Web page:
Last week I prepared a short explanation of what changes there are in vSphere Licensing in anticipation of the upcoming date of December 15, 2009 whereas we will no longer be able to purchase vSphere ESX Enterprise.
Think this is a good summation of what your options are, and thought that I would share it with the community.
It is always good idea to be pro-active, instead of re-active.
With the release of vSphere at the end of May 2009, the licensing Structure for vSphere has changed from the previous structure that we are accustomed to in VMware Virtual Infrastructure 3.5 (VI3)
There is no change in vCenter Server Licensing.
vSphere is now sold per physical CPU. The VI3 license was always for 2 CPU's. As of the change to vSphere it is priced per CPU, so please take care when placing your orders.
The editions in which ESX are now offered have changed from what was available in VI3
Editions Available in ESX 3.x were:
Editions available in ESX 4.x are:
- Essentials / Essentials Plus (Bundle)
- Enterprise (*This is a special case that will explained later in detail)
- Enterprise plus
Below is a schematic as to how the different editions map between the versions
(all Prices in the document are VMware List Price)
Here is the feature breakdown for the new versions
Most of the Servers deployed today in our company are using the ESX Enterprise version, and using the Enterprise features of: VMotion, Storage VMotion, and DRS.
In order to accommodate customers VMware decided to continue the Enterprise License - but only until the End of the year (December 15, 2009). Thereafter, this edition will not be available for purchase. This has been confirmed with VMware support and licensing departments and on numerous locations in the Virtual community.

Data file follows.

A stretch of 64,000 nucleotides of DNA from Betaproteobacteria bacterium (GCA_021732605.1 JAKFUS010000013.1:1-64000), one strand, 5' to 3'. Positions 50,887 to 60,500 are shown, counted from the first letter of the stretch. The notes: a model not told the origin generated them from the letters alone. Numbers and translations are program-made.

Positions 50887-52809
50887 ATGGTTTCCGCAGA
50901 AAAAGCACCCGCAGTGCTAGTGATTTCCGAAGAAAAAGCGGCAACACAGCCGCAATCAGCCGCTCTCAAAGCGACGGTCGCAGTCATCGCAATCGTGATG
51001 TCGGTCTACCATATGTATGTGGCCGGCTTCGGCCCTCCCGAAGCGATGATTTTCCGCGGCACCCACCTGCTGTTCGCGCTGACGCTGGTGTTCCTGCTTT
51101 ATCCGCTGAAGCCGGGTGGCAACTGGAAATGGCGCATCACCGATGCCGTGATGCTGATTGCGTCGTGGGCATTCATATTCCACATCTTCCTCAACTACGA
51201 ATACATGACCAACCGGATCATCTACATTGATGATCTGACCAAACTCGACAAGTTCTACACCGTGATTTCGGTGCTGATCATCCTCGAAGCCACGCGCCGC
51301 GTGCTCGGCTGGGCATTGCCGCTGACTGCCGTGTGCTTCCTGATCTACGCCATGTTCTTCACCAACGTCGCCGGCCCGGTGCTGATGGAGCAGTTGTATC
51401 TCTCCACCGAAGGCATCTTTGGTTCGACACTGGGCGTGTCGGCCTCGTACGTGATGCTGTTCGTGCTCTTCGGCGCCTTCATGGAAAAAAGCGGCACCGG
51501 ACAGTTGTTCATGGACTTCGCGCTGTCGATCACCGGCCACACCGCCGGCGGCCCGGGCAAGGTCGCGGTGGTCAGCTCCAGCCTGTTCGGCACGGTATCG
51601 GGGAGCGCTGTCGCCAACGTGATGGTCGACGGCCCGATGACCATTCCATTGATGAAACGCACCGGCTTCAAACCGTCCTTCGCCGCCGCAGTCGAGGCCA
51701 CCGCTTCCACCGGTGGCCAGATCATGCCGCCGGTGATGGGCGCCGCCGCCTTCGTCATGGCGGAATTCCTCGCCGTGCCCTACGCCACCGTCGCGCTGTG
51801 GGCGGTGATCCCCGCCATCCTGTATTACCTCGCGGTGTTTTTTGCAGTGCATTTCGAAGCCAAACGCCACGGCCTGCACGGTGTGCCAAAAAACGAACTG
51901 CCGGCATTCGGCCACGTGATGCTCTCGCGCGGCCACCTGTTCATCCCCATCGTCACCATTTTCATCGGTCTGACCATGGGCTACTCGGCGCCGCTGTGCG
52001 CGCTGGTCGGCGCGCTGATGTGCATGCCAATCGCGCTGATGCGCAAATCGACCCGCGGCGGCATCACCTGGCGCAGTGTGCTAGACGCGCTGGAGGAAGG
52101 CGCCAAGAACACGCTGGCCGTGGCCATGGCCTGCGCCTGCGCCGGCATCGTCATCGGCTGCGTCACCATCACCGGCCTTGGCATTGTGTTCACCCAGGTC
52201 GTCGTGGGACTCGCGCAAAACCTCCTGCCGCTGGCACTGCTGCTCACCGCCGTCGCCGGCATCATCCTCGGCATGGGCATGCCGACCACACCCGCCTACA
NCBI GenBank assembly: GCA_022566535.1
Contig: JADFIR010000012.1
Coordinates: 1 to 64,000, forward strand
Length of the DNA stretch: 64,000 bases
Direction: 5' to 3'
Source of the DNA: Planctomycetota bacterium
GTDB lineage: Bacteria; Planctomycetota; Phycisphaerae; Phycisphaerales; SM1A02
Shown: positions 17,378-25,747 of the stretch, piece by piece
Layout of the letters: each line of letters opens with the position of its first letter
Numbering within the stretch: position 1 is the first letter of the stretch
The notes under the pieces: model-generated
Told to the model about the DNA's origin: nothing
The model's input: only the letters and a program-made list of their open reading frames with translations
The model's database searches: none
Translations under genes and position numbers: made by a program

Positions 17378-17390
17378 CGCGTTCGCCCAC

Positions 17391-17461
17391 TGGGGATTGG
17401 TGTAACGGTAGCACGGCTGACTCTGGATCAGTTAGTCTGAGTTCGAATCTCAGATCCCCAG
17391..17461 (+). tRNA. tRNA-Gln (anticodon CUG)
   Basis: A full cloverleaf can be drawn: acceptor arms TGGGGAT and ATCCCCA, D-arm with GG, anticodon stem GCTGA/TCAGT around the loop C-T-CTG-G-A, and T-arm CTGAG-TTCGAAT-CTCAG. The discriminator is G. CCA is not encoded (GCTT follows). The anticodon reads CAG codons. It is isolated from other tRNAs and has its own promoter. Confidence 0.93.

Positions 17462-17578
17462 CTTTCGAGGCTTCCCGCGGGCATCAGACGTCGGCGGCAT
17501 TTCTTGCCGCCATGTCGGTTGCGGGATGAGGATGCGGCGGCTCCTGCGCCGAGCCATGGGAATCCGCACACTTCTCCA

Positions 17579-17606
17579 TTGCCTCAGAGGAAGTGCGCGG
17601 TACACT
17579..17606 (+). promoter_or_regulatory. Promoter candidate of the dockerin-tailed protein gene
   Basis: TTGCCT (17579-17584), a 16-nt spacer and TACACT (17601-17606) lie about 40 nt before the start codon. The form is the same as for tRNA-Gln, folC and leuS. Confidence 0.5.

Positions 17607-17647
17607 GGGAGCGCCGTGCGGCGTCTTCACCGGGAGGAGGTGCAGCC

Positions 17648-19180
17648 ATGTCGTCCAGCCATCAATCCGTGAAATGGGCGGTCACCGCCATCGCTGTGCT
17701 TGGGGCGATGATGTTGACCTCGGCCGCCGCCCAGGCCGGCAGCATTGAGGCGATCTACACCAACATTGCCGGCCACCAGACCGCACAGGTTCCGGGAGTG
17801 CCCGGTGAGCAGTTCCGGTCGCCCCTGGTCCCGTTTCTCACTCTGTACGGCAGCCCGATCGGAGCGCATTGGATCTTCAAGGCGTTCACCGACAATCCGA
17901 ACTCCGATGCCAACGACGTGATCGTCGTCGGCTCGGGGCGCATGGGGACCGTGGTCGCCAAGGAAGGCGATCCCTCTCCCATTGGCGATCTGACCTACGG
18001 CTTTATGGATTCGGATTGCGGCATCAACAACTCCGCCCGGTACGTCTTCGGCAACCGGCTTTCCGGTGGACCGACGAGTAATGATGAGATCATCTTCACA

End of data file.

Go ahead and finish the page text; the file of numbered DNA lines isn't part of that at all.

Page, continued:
What does this mean for customers and for company in particular?
Starting December 16, 2009 - Enterprise will no longer be an option for purchase.
The Enterprise version will continue to be supported after the deadline mentioned above.
We will have to choose which version we will purchase instead - Enterprise Plus or Advanced.
We will be able to continue to use most of the features we have been using until now - besides two important features
Storage VMotion (migration of VM's from one storage device to another in real-time)
DRS (Dynamic Resource Scheduling of optimal placement of Virtual machines - based on their
This will include all previously used features plus the new features of Host Profiles, Distributed vSwitch and 8-way vSMP.
Important issues to note if upgrading to Enterprise Plus
If you currently use the features of SVMotion and DRS and plan to do so in the future then you will have to purchase the Enterprise Plus license.
The new features that come with Enterprise plus will only work if all of the hosts in that cluster are at the same level.
That leaves you with some choices
- Create separate clusters with only Enterprise Plus licenses (which will limit redundancy in your clusters)
- Upgrade your entire cluster to Enterprise Plus (50% discount on upgrade until mid-December, but includes mandatory maintenance fees for additional year)
- Mix your cluster with Enterprise and Enterprise Plus and continue to utilize SVMotion and DRS, forfeit the new features, but leave place for future growth
- Purchase Advanced instead and save the extra expense but give up on the SVMotion and DRS.
In addition, the new Essentials/Essentials Plus Package - are ideal for for small environments / lab solutions - the package includes:
vCenter (limited to manage 3 hosts)
6 CPU licenses of ESX
To recap and summarize
Licenses are now per single Physical CPU
Enterprise will be available for order only until mid-December 2009
Enterprise Plus will have planning issues which can be solved by:
- Separate Clusters
- Upgrade current Enterprise to Enterprise Plus (better to do before mid-December)
- Evaluate if the features are needed, and if not go down to Advanced
Essentials/Essentials Plus can be a cost-effective solution for small environments / labs.
Hope you enjoyed the ride!